But what's so interplanetary about this latest Iwi/Kiwi redux? Look, I freely acknowledge that I may not be a Silicon Valley level tech-incubated, bleeding-edge disruptive innovator, but I know synergy when I see it.
The Hobson's Pledge crew needs to go to Mars. You know, like Uber, but for ageing, national-anthem-fixated thought leaders.
What better opportunity to start afresh, to do colonisation properly? Best of all, there is no one on Mars already - unless Matt Damon is still there, I can't remember how that documentary ended - so the Hobson settlers can build a civilisation unsullied by PC tedium, Māori electorates or people who want to sing a bloody confusing bit at the start of God Defend New Zealand.
And while some may not see an obvious affinity between the Muskite Martians and the Brashite Pledgers, consider this potent literary argument: Musk intends to name the first Mars-bound spacecraft Heart of Gold, in tribute to the "infinite improbability drive" powered vessel from The Hitchhiker's Guide.
Who better to be aboard that Dr Don Brash, a kind of real-life Slartibartfast, the five-million-year-old planet designer from Douglas Adams' science fiction series who at one point joins the Campaign for Real Time, a lobby group determined to keep events as they were before newfangled time travel came about.
Truly it is written in the stars. Brash, Shirtcliffe and the rest of the "Hobson's Pledge" team, paragons of a brave colonial future, need to hook up with Elon Musk and book their places on the Heart of Gold. May they establish a one-nation planet, a well-red utopia, a veritable paradise off Earth.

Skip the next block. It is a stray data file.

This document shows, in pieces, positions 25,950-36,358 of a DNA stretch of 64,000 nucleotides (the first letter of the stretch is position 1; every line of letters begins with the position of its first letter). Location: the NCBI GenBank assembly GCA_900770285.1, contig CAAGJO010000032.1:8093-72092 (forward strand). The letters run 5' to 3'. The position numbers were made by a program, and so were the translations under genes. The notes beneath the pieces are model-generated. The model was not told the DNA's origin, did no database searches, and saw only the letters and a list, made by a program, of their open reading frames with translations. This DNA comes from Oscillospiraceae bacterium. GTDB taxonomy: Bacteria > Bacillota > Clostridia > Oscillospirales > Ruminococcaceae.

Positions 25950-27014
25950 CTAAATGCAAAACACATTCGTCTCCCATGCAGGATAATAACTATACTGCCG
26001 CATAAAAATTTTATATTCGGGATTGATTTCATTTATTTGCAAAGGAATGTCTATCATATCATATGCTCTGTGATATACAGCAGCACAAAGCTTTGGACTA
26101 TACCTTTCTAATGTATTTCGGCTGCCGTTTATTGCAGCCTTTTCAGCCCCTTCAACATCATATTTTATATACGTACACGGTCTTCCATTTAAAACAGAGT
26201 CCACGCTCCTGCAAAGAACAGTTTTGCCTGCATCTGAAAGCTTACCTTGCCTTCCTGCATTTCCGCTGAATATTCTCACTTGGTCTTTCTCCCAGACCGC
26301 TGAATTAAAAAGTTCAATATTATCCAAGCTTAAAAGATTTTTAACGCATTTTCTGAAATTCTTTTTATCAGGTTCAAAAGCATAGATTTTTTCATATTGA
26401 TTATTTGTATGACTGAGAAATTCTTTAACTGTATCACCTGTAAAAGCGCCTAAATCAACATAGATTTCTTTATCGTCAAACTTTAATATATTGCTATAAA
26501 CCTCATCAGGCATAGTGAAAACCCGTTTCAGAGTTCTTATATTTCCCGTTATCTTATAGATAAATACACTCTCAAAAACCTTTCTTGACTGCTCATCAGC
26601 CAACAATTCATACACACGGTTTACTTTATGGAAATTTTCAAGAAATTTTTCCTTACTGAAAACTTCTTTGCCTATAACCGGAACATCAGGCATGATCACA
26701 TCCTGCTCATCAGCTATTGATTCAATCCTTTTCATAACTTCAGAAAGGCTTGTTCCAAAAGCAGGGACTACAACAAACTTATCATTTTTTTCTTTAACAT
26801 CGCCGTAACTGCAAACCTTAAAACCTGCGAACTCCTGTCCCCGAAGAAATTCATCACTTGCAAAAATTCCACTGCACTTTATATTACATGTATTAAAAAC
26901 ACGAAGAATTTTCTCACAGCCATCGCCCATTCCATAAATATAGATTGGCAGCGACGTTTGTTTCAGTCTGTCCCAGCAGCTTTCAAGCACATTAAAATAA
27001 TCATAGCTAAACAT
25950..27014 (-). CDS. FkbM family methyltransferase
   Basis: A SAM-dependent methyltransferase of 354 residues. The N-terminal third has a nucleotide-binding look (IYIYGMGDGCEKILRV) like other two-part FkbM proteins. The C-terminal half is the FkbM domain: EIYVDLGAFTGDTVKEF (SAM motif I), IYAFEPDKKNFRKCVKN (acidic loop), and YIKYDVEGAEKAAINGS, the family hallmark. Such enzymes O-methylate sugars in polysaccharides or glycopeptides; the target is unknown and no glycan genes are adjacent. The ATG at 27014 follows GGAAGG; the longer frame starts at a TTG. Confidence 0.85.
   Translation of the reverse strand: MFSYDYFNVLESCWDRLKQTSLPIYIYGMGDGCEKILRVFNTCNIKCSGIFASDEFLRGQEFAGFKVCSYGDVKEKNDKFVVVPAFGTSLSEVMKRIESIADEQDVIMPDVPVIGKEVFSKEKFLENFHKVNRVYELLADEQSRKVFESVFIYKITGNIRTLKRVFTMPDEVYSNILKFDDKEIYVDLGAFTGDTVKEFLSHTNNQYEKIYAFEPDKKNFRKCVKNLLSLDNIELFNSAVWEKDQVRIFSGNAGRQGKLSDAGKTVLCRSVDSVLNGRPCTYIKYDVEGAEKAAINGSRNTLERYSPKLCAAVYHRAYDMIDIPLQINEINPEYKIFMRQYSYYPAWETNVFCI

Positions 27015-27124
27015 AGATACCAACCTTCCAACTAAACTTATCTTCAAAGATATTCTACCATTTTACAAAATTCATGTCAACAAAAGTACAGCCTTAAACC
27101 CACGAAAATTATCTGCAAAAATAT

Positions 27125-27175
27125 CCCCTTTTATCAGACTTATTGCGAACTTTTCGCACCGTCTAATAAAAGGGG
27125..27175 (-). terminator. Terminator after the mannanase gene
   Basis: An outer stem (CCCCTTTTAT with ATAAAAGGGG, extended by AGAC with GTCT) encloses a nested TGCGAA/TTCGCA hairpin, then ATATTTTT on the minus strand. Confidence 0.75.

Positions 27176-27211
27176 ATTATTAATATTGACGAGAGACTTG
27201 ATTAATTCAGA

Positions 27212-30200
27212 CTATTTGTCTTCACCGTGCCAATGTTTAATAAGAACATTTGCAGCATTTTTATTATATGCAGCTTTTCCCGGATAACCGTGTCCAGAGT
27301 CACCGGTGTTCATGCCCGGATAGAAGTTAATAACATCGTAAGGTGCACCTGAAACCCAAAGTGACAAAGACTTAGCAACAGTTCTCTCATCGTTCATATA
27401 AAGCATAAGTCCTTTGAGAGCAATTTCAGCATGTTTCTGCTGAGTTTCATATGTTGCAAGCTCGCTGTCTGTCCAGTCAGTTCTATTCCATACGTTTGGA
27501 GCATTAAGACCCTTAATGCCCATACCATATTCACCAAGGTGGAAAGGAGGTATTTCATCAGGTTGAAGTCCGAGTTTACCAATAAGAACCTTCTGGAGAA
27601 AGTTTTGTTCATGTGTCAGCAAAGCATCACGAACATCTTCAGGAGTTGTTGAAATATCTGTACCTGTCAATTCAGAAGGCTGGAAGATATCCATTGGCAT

A single-issue vote
I had a bulging electronic mailbag in response to last week's single-sentence shameless-clickbait scream-into-the-abyss column outlining how a President Trump will be fine.
Some correspondents had thoughts on my anatomy; others just shouted "use paragraphs, idiot".
Many more wanted to know if I had the cojones to similarly enumerate the many flaws in the record and character of Trump's opponent, Hillary Clinton.
Clearly, Clinton is not above criticism: there are very real and legitimate questions to be asked over parts of her performance as Secretary of State - such as in the Benhghazi incident and the fiasco around using a private email server for official business. But I genuinely struggle to see how anyone watching this week's first Clinton-Trump debate could seriously - seriously - think that there is any comparison between the two.
The sight of Trump protesting his superior "temperament" towards the end of a semi-coherent bluster of evasion and fabrication was something else. I am not an American citizen, merely an outside observer with a stake in the future of the planet, but if I did have a vote, I'd be doing the same as Doug Dillman, a New Zealand based American film-maker, who puts it like this: "I'm a single issue voter. That issue: Trump should not have access to nuclear weapons. So I am voting Hillary Clinton. The rest is noise."